The Religion Pillar is evident in the daily chapel service attended by all students and faculty, as well as in several required courses, including Old Testament, New Testament, World Religions or History of Christianity, and Ethics. Community service is a strong element of the School’s mission, and many students participate weekly in such projects as home repair or tutoring disadvantaged students. The Students of Service (SOS) Club is the largest and most popular organization on campus.


The Episcopal arts pillar aims at representing diversity and talent among its students. The theater program runs all year long, producing a musical in the fall and a play in the spring. Students are encouraged to take creative classes such as photography, creative writing and drawing, and have a wide variety of such classes to choose from. Students volunteer thousands of hours of service in the community, while also welcoming over 6,000 audience members to shows each year, creating 6,200 original works of art, media, and publications, and balance an intense academic portfolio.[clarification needed]


The Athletics Pillar is supported by the Wellness Department, which offers courses in health education, physical education, wellness, strength and conditioning, and athletic training. The sports program fields 46 teams in 15 sports over three seasons during the school year. These sports are: Football, Volleyball, Cross Country, Field Hockey, Cheerleading, Basketball, Soccer, Wrestling, Swimming, Baseball, Golf, Lacrosse, Tennis, Track & Field, and Softball.[10] Consistently, more than 75% of the students participate in at least one sport.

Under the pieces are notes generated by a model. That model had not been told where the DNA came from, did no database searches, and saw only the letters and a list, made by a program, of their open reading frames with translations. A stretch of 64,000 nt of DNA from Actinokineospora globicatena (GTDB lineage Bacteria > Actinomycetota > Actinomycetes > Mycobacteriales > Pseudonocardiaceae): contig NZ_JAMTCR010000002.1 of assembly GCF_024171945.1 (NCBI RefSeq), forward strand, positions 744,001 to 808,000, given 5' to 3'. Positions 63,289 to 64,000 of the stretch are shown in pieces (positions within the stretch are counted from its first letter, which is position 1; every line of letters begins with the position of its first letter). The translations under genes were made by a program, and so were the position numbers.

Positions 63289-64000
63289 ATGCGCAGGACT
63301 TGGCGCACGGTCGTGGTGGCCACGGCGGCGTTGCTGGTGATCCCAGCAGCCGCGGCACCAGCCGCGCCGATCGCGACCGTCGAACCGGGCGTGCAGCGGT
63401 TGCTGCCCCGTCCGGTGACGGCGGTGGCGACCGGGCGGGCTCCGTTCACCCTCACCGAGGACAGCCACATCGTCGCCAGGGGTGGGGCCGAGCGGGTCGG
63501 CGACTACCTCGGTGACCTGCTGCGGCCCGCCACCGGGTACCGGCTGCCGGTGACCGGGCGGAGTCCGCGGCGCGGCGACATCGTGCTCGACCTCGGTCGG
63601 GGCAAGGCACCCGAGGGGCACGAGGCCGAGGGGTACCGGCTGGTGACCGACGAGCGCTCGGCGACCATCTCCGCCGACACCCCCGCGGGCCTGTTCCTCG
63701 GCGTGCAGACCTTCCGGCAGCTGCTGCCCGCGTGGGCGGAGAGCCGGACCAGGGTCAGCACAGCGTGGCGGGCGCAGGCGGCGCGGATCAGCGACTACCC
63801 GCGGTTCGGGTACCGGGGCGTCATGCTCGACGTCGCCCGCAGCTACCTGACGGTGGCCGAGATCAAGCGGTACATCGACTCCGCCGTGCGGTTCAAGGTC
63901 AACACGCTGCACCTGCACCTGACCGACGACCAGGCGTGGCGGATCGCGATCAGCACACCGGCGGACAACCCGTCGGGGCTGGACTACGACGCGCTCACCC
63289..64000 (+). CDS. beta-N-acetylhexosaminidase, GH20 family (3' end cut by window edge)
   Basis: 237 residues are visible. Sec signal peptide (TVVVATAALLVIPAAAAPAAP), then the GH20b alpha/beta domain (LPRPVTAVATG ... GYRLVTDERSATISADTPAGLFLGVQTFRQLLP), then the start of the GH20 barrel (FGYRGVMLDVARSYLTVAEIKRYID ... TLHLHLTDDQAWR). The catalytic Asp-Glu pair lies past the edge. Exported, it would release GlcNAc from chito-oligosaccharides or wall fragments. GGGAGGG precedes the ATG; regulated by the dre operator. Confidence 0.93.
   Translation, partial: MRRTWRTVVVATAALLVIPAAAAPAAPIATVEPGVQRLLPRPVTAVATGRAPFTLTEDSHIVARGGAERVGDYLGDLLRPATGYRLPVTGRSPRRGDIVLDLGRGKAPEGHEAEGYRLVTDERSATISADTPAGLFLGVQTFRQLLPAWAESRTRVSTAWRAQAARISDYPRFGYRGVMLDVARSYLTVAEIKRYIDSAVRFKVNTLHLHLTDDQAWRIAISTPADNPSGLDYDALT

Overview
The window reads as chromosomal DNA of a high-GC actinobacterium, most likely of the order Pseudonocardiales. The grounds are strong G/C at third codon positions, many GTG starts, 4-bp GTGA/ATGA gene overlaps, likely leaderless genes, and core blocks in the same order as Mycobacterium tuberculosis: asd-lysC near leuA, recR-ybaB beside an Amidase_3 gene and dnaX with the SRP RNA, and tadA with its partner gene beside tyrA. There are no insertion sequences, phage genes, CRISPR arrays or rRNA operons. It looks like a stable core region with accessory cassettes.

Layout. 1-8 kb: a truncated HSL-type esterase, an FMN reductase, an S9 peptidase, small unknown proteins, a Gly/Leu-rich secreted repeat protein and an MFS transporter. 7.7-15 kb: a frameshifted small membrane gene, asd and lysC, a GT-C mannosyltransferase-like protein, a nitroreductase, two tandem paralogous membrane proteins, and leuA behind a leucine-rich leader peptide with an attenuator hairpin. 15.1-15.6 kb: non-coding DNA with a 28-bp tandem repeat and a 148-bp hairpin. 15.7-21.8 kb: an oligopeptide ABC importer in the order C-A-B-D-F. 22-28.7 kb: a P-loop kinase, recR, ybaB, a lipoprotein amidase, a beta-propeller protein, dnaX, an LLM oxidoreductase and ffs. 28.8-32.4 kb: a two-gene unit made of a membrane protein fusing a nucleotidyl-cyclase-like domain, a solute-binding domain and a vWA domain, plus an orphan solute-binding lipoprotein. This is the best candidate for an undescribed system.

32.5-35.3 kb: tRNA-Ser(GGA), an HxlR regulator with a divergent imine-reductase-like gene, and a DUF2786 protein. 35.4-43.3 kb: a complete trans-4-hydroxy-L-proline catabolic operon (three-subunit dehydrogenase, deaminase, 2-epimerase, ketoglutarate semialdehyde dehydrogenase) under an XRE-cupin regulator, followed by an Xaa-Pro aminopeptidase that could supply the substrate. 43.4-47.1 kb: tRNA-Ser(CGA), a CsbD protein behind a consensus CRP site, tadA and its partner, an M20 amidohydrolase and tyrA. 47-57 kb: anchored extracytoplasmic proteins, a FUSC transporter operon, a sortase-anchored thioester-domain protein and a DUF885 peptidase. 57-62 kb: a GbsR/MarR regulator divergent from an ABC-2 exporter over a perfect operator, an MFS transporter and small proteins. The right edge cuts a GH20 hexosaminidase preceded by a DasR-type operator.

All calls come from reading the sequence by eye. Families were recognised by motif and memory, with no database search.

Tuition and financial aid

Currently tuition is $27,000, per student per year, plus fees. Partial and full financial tuition assistance are available on a needs basis established by standard application and evaluation. Merit and grades are taken into consideration once need is established. Episcopal is well known for financial aid given on the basis of athletic merit. The Financial Aid Program is open to students of any race, color, gender, creed, and national or ethnic origin.[11]

Accreditation and memberships

Episcopal High School is accredited by the Independent Schools Association of the Southwest.


Feeder schools

Episcopal has multiple feeder schools, but the majority of the student body attended St. Francis Episcopal Day School, River Oaks Baptist School, Annunciation Orthodox School, The Post Oak School, Trafton Academy, or Presbyterian School.

Notable alumni

See also


  1. ^ "Episcopal High School - Yearly Profile" (PDF). Retrieved February 2, 2016.
  2. ^ "History of Episcopal High School." Episcopal High School. Archived September 19, 2009, at the Wayback Machine
  3. ^ a b Kilday, Anne Marie. "Episcopal High plans $50 million expansion" (Archive). Houston Community Newspapers. Tuesday June 3, 2008. Retrieved on May 28, 2016.
  4. ^ Maines, Don. "New Episcopal Building Offers Science Language Labs". Houston Chronicle. Archived from the original on May 28, 2016. Retrieved February 21, 2013. ()
  5. ^ "English Department". Retrieved February 21, 2013.
  6. ^ "History and Social Sciences Department". Retrieved February 21, 2013.
  7. ^ "World Languages Department". Retrieved February 21, 2013.
  8. ^ "Mathematics Department". Retrieved February 21, 2013.
  9. ^ "Science Department". Retrieved February 21, 2013.
  10. ^ "Episcopal High School - Houston/Bellaire: Teams & Schedules". Retrieved January 14, 2013.
  11. ^ "Episcopal High School - Houston/Bellaire: Financial Aid". Retrieved January 14, 2013.
  12. ^ "Episcopal High School - Houston/Bellaire: Accreditation and Memberships". Retrieved January 14, 2013.
  13. ^ "EHS News Archives - Full Post - Episcopal High School Houston/Bellaire". Retrieved 2020-03-01.

External links

This page was last edited on 1 May 2021, at 04:24